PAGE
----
Mill Valley Community Center
180 Camino Alto, Mill Valley CA


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Recession: are we putting our health on hold?

May 26, 2009 by  
Filed under HEALTHCARE

piggy_bank_-_dollarIt’s lean times due to the current recession. Yet, instead of all losing all those excess fat, more and more people are actually gaining weight! This video at ABC news presents results of a survey conducted by the American Heart Association (AHA) and it’s not good news at all. The current economic problems are forcing people to skimp on things which are essential to their health.

The results of a national omnibus survey of 1,000 people conducted in March 2009 by the AHA show that:

The results are a bit worrying considering that the effects of investment (or rather non-investment) in health care and healthy lifestyle can only be seen years from now.

It is understandable that people should cut down on certain things in order to save money. However, it is important to set priorities straight and cut down on things that are non-essential but keep things which are essential for our health going. So what should be the things that we should prioritize?

Here are however some things that you can and should cut down:

  • Cigarettes and other tobacco products. Now is the best time to quit. Save money, save your health.
  • Alcohol. Alcohol is fattening, calorie-rich, and expensive. Your body won’t miss it.
  • Eating out. Maybe it’s time to brush up on your culinary skills and eat more often at home. It need be complicated. A salad doesn’t take much time to prepare and is healthy.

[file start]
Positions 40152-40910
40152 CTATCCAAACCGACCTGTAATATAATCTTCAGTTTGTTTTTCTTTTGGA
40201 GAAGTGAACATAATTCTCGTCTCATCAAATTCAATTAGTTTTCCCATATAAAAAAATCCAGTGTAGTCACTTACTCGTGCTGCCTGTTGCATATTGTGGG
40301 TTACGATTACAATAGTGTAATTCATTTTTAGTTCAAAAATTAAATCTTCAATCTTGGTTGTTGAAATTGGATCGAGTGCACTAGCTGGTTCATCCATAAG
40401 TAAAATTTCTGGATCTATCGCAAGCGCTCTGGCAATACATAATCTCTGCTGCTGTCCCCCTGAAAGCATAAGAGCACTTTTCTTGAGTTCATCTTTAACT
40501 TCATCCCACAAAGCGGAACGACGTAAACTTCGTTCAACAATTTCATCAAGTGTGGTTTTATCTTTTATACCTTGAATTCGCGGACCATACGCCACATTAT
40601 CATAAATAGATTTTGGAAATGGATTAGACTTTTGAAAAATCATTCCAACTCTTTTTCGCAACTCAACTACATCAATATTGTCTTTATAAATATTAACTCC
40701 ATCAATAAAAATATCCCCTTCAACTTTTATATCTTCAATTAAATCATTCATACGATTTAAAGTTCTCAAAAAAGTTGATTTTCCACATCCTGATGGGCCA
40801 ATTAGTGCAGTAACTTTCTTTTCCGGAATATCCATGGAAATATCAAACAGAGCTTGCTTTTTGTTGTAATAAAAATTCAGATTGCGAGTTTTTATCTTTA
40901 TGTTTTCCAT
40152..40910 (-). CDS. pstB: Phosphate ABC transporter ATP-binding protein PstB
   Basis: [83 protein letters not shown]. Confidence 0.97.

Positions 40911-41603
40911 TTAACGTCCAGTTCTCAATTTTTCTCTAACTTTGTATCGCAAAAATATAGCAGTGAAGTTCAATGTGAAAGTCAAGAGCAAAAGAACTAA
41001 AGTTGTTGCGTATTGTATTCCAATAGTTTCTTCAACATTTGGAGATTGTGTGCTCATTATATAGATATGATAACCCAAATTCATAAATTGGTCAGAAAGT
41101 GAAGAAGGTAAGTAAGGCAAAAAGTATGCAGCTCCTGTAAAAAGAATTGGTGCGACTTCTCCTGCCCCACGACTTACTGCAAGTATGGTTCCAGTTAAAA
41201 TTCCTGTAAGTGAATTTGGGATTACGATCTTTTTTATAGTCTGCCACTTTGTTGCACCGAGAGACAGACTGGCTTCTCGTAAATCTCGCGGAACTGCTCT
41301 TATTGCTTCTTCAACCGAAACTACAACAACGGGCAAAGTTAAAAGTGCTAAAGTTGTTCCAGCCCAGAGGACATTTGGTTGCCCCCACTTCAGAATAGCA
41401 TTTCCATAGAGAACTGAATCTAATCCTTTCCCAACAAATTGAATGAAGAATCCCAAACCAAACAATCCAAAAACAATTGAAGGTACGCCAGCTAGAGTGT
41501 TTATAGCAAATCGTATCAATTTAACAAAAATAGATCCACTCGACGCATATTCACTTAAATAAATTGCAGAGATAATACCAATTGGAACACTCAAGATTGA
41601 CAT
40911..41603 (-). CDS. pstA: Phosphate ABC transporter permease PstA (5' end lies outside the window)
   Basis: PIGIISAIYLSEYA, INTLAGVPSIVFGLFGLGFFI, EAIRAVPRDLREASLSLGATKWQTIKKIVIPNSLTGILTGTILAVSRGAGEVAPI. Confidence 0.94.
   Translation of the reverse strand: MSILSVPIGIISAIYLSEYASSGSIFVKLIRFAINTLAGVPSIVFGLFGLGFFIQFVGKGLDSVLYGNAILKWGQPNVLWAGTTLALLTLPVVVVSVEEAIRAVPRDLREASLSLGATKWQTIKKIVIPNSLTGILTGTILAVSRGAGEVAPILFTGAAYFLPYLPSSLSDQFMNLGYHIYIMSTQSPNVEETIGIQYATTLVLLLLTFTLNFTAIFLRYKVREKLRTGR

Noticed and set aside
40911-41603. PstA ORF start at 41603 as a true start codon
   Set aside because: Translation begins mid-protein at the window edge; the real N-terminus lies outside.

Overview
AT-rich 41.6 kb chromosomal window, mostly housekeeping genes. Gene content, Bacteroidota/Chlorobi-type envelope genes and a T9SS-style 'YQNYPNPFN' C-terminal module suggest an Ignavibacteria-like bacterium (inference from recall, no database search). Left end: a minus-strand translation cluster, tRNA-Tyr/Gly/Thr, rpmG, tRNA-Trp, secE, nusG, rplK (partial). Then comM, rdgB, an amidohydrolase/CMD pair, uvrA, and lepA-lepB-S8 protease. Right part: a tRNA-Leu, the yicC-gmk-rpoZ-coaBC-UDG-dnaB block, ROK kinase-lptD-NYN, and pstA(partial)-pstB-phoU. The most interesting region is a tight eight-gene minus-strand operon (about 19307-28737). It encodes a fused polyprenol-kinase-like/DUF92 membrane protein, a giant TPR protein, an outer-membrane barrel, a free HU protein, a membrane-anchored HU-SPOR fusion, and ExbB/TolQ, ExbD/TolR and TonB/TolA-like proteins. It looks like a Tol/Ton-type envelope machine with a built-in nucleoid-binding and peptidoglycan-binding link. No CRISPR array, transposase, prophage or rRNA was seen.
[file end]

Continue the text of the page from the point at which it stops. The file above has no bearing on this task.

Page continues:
For more tips, check out a previous post on keeping healthy in a sick economy.

As the ABC video rightly said so: “Don’t put your health on hold.”

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What’s the latest in health care, May 15

May 15, 2009 by  
Filed under HEALTHCARE

doctorsSome health care updates coming up…

What’s on?

May 10 to 16 is National Women’s Health Week
This week is US National Women’s Health Week and the U.S. Agency for Healthcare Research and Quality (AHRQ) has prepared a radio podcast for this occasion. The AHRQ has also prepared a checklist on Screening Tests for Women: What You Need and When which includes

 Recreational Water Illness Prevention, 2009: Charting a Course through Stormy Waters
As we look forward to swimming outdoors come summer time, we should be aware that recreational waters are source of infectious agents and environmental pollutants that can cause Illnesses. This illnesses are spread by swallowing, breathing, or having contact with contaminated water from swimming pools, water parks, interactive fountains, spas, lakes, rivers, or oceans. Next week (May 18 to 24) is Recreational Water Illness Prevention Week in the US. The week-long observance highlights the importance of healthy swimming, healthy swimming behaviors, and recreational water illness prevention.